IRS Takes Aim at Valuation Discounts for Family Controlled Entities

For years, the transfer of family-owned entities and the use of valuation discounts such as those for lack of control and marketability have been a staple of the estate planning process. These discounts allow value to be transferred from one individual to another with a reduction from the pro-rata value of up to 40% in some cases. Generally, these discounts are the result of strict verbiage in the family controlled entity’s organizational documents.

The IRS has been lobbying to have laws implemented that reduce or abolish the usage of these discounts when family members effectively retain control of a company. Although these congressional proposals were never passed into law, there are currently proposed changes to the IRS regulations contained within IRC §2704. Historically, IRC §2704 has presented strict guidelines regarding what attributes can and cannot be considered when valuing an interest in a family-owned entity such as transfer, distribution, voting, and liquidation restrictions. However, in many cases valuation specialists were still able to consider some of the attributes of the interest as stated in the governing documents if they were not overly restrictive or onerous.

Under the new proposed regulations, the ability to rely on these attributes to justify an impact on value would significantly change if the family member owners of the entity have the ability to alter these attributes. Essentially, the new regulations require a valuation specialist to ignore certain restrictions that would limit control or marketability and in some cases, require the valuator to make certain assumptions. The major changes under the proposed regulations are as follows:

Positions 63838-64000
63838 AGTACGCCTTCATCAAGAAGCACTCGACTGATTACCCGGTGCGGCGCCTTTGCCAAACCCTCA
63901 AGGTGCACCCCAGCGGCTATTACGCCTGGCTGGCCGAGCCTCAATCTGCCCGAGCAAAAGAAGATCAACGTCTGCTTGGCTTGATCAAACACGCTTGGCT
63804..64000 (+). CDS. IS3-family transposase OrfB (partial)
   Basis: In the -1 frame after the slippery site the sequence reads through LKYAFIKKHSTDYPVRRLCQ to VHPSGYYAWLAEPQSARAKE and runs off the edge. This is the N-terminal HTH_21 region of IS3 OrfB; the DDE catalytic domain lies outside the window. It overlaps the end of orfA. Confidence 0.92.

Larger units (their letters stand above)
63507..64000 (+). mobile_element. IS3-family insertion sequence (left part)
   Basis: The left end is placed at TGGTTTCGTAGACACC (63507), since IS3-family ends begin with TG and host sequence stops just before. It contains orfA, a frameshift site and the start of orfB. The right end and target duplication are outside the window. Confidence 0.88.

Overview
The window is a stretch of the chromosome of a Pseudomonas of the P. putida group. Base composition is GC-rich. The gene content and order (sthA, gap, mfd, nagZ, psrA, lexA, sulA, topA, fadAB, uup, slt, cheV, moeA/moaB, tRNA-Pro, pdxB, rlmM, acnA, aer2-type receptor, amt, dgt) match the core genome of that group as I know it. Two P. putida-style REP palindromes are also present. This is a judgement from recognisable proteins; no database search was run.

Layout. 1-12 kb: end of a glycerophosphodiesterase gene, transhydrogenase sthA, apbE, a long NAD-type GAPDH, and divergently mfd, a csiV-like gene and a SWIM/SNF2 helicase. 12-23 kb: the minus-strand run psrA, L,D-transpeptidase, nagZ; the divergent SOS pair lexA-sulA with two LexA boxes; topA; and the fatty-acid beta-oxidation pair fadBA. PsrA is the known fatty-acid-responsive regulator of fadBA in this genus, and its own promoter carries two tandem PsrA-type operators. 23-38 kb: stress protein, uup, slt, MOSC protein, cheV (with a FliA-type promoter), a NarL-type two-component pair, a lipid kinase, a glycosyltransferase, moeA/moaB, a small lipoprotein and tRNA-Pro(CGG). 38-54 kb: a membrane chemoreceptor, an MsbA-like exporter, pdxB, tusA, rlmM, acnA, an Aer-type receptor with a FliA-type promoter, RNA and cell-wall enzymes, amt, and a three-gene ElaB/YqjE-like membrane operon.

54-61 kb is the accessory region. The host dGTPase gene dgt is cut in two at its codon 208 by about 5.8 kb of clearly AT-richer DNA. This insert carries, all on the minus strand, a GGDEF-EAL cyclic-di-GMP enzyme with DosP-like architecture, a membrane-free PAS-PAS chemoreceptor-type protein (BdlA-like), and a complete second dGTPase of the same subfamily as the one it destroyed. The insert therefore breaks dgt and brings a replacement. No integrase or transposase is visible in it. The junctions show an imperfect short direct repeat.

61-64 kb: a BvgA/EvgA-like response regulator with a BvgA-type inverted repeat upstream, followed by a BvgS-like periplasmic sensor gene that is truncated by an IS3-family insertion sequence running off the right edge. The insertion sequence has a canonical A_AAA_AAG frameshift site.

• New 3-Year Lookback Period. Transfer within 3 years of a decedent’s date of death may be added back to the estate for purposes of determining control and marketability;
  • Change in the Definition of Control. Control may be defined by either vote or value;
  • Consideration of Family Control. The determination of control will no longer be based on the interest valued if the family still retains control over the entity. It will be assumed that the remaining family could adjust the attributes of a specific interest and therefore the interest’s attributes are to be ignored;
  • Disregarded Restrictions Expansion. Any onerous restrictions beyond what would exist in a private company with unrelated parties will be ignored; and
  • Non-Family Owner Exemptions. The rights of non-family owners can only be considered if they have been an owner for at least 3 years, can liquidate in less than 6 months, and have a substantial interest as of the date of the transfer.

These new proposed changes would effectively eliminate discounts for valuations of family-controlled entities. A hearing on these proposed regulations is scheduled for December 1, 2016. Although it is expected that the proposed changes will meet significant push-back, some form of these proposed changes are expected to become effective in early 2017. Most professionals believe at this time that the IRS will allow discounts on gifts prior to the final regulations being issued, however, there is a possibility that the change may be retroactive. Now is the time to advise clients about the significance of these changes and the timing of potential transfers.

To learn more about these proposed changes and the potential impact for your clients, please contact one of our business valuation professionals.

Robert W. Carter, MS, CPA, CVA, CFE, CEPA,, 443-471-1427

Larry M. Epstein, CPA, CVA, ABV, CFF,, 443-471-2004

Stephen W. Oliner, CPA, CFE, CVA, ABV, CFF,, 443-471-2005

Robert N. Cantor, CPA, CVA, CFE,, 443-471-2044